Bobby also somewhat exemplifies this trope, being a mediocre student but a pop culture whiz, excellent cook, crack shot and expert at grading meat.
Crying Wolf: In one episode, Peggy discovers that Randy Travis recorded a song with lyrics she herself had written and mailed to him. Unfortunately, Peggy is such a Know-Nothing Know-It-All who enjoys taking credit for other people's work that nobody believed it was true. Not even Hank.
Cure Your Gays: In "Luanne Virgin 2.0", Peggy admits that before she met Hank she slept with a gay male friend in an attempt to "fix" him. This is presented more sympathetically than most examples, as the man was the one who asked because (as Peggy puts it), being gay in Texas in the 60s wasn't exactly a lot of fun. When Luanne asks "Did you fix him?", Peggy responds "Oh, he wasn't broken. Just gay."
Curse Cut Short: In "The Order of the Straight Arrow", Bobby and Joseph are camping in the backyard and Bobby says, "Fuh-" That instant, Peggy pulls open the tent and cuts Bobby off.
Bobby: I was going to say "Fuh … get about it."
Peggy: Bobby, Peggy Hill knows half a swear word when she hears one.
In "The Company Man":
Thatherton: M.F. Thatherton.
Hank: The "M.F." stands for …
Thatherton: "My friend".
In another episode, Bobby says "In school they told me that you're not supposed to call them Indians. You're supposed to call them Native Americans. Just like you say 'same-sex partners' instead of …" and is immediately cut off by both parents delivering a First Name Ultimatum
Cut Short: Not the show itself, which is a Long Runner, but the DVD releases ended after season 6 due to low sales (the entire series, however, is available for purchase on iTunes).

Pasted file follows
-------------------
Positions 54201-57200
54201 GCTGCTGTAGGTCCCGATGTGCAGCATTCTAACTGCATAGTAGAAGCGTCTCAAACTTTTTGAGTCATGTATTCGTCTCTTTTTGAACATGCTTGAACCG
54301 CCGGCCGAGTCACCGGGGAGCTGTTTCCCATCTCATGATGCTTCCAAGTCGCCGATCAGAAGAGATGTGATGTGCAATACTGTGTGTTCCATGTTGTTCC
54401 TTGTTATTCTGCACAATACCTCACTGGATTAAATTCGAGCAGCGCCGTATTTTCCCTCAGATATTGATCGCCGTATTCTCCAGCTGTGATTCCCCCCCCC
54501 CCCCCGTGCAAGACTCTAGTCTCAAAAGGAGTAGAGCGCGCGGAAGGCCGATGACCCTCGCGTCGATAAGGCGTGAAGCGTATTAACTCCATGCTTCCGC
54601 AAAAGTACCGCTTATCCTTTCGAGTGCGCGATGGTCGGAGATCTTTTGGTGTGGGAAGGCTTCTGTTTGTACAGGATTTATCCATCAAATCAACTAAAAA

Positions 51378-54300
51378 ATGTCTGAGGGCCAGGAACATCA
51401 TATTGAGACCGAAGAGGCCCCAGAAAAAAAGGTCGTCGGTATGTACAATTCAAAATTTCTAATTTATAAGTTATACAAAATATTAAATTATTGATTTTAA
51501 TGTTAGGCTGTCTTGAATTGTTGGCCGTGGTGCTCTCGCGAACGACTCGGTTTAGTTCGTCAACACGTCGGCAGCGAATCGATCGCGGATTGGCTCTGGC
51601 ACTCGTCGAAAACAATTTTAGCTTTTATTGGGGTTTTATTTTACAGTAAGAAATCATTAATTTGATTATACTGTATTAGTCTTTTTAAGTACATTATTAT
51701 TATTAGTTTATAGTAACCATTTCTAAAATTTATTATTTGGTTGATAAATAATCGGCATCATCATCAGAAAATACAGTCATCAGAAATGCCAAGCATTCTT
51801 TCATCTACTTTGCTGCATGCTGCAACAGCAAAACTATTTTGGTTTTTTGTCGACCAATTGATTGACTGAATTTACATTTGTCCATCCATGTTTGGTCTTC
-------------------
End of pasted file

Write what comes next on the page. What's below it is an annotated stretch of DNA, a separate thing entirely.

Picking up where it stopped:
Daddy's Little Villain: Minh was the daughter of a general in her native Laos, and enjoyed terrorizing the peasants.
Enrique: "Enrique-cilable Differences" and "Lady and Gentrification."
Death Seeker: One Christmas Episode focused on an elderly woman named Mrs. Wakefield who used to live in the Hill House returning because she wishes to die there. The Hills are aghast by her request and try their hardest to get her to leave, only Hank is treated as the Designated Villain by the neighborhood for supposedly tormenting a harmless old woman. By the end, Hank decides to let her have her way and offers her permission to die... during the Hills' Christmas party. Mrs. Wakefield concedes that it's not an appropriate time, and Hank offers that she can come back again whenever she wants instead of just to die.
Deceased Fall-Guy Gambit: "A-Firefighting We Will Go": Hank blames Chet Elderson for inadvertently burning down the firehouse. Dale was really at fault (for plugging in a malfunctioning beer sign).
Luanne: Your hair is so sexy! It reminds me of … Sex.
In "Pregnant Paws", Dale attends a bounty hunter class. The teacher begins by saying: "All right, we don't have much time, so let's get right to it." He then puts in an instructional video tape taught by the same teacher, which begins with him saying, "All right, we don't have much time, so let's get right to it."
Deranged Animation: The show is mostly grounded in reality, but on the occasion that a character has a nightmare/daydream, things can get pretty trippy. This is especially true in "Plastic White Female" and "The Man Who Shot Cane Skretteburg".